File photo of North Korean leader Kim Jong-un and South Korean President Moon Jae-in. Photograph:( Reuters )
South Korean President Moon Jae-in met North Korean leader Kim Jong-un on Saturday to discuss Kim's possible upcoming summit with US President Donald Trump, the South said in the second inter-Korean summit in as many months.
Moon and Kim met just north of the heavily militarised border in the afternoon to exchange views to pave way for a summit between North Korea and the United States, South Korea's presidential office said.
The Blue House, South Korea's presidential office, said the two leaders held talks for two hours in the truce village of Panmunjom, where they had met last month and made a declaration vowing to improve ties.
"They exchanged views and discussed ways to implement the Panmunjom Declaration and to ensure a successful US North Korea summit," the Blue House said in a statement, adding further details would be released Sunday morning.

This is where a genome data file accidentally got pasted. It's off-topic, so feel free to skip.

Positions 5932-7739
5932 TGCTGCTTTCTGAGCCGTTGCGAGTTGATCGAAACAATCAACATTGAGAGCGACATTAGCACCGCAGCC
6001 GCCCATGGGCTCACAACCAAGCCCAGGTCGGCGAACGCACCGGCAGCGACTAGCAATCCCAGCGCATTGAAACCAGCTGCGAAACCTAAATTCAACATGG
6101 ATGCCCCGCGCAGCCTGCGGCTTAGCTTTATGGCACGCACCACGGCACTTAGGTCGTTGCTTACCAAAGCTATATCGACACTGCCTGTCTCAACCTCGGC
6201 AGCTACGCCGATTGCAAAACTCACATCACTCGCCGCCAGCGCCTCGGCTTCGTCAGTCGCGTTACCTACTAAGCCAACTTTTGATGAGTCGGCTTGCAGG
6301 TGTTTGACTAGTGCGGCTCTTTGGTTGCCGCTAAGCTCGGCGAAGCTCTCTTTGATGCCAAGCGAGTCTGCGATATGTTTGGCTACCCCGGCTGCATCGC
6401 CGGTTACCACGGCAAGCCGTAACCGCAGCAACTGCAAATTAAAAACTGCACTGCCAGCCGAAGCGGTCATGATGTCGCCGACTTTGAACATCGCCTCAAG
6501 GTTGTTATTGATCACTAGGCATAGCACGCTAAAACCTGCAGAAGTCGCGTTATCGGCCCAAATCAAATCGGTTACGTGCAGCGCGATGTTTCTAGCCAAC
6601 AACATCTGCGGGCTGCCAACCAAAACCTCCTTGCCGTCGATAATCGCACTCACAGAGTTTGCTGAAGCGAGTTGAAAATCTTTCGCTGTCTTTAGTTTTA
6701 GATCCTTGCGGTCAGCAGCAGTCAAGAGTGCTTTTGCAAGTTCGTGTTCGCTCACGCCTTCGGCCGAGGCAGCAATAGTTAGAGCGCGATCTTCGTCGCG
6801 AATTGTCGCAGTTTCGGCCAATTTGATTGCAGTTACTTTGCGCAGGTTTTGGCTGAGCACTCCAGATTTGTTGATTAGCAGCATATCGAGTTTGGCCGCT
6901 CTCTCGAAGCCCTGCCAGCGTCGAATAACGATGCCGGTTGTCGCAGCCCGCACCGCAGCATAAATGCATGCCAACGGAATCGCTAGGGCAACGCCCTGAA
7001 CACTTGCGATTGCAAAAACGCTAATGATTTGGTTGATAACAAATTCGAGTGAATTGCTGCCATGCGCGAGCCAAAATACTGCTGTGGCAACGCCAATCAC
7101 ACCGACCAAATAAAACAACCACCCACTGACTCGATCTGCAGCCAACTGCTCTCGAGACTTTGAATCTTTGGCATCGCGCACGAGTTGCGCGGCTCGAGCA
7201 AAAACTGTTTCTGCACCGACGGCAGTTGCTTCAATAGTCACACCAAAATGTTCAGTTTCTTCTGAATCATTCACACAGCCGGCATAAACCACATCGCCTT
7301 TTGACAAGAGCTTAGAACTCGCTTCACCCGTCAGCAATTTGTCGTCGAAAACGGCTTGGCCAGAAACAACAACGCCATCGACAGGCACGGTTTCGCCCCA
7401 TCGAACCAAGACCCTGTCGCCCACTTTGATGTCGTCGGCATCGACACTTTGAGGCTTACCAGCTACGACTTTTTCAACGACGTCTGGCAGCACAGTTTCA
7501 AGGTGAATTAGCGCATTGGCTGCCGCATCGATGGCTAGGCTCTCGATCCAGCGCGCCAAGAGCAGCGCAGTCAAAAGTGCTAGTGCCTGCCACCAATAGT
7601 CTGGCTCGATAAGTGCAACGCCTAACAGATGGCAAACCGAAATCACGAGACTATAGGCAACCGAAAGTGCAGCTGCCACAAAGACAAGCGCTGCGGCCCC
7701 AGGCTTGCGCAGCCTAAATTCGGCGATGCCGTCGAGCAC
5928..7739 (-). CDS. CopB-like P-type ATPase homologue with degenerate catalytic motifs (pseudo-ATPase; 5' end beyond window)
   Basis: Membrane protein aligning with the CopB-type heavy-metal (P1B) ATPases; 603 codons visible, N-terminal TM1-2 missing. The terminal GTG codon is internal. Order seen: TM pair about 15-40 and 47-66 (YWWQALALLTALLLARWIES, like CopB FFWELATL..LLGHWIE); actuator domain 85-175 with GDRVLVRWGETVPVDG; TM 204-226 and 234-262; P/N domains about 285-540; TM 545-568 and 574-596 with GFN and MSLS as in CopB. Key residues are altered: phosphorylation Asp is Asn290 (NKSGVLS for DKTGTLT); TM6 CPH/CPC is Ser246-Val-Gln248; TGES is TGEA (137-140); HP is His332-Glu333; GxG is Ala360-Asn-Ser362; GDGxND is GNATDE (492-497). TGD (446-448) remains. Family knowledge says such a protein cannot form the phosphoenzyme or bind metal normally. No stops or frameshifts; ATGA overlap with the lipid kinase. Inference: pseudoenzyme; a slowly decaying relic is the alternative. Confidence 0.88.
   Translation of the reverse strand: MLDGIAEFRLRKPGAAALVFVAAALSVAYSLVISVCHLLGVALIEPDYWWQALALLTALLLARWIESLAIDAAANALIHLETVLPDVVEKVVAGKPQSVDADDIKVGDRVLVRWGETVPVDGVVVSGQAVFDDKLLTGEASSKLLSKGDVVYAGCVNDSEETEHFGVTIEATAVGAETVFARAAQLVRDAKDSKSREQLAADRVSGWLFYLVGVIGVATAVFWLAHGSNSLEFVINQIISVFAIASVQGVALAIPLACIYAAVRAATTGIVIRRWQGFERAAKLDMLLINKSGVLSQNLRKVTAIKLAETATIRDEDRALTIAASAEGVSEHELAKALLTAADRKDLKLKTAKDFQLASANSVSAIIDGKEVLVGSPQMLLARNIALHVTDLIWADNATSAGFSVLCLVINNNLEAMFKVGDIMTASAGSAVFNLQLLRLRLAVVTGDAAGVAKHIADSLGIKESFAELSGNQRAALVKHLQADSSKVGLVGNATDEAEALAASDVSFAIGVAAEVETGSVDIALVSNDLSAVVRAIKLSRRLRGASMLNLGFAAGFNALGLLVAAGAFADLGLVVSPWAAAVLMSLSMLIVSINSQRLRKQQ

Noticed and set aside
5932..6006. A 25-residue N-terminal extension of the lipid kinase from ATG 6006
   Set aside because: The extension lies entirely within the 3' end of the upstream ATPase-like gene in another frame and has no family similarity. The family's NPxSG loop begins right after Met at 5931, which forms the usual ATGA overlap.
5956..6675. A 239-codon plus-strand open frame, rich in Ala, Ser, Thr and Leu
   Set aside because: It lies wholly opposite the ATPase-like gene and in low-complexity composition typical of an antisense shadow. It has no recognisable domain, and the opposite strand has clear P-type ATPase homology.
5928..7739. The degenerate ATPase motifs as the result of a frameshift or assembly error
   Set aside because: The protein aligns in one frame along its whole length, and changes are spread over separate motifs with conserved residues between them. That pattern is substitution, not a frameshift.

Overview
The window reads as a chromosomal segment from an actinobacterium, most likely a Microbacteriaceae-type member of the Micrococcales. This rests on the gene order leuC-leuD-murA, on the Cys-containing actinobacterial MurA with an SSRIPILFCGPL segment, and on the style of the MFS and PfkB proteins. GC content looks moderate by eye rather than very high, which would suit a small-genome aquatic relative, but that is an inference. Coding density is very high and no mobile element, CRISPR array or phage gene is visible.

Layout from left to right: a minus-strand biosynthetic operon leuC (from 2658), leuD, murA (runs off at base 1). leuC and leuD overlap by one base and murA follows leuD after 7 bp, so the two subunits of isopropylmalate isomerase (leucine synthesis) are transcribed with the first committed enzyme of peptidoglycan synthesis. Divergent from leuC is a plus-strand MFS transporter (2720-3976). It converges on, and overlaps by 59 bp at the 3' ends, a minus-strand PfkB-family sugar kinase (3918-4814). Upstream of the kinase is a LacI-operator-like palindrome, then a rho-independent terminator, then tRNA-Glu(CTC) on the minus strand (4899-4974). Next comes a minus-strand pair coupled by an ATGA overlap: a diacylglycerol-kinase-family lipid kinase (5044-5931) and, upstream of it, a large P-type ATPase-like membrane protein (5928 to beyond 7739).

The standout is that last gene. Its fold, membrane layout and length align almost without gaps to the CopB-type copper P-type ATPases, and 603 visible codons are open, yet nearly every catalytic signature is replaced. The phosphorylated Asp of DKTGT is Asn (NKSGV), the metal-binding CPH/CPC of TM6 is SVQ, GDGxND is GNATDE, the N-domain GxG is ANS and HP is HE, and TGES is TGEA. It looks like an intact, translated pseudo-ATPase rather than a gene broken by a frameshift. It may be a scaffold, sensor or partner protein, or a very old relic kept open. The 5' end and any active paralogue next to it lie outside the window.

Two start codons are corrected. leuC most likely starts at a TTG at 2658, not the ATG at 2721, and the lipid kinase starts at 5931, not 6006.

South Korea on Saturday welcomed the renewed prospect of a summit between the United States and North Korea after President Trump cancelled talks with Kim Jong Un only to suggest they might still take place.
"We find it fortunate that the embers of the North Korea-US talks are reignited. We are watching developments carefully," Presidential Blue House spokesman Kim Eui-Gyeom said.
Trump's cancellation of the summit blindsided treaty ally South Korea, which had brokered the remarkable detente between Washington and Pyongyang.
President Moon Jae-in had to scramble his national security team when news of Trump's decision first reached Seoul late Thursday evening as he called Washington's U-turn "shocking and very regrettable".
On Friday, Trump turned on his heels again, saying the meeting with Kim could go ahead after all -- and would "likely" happen on the originally scheduled date of June 12 in Singapore.
(With inputs from agencies)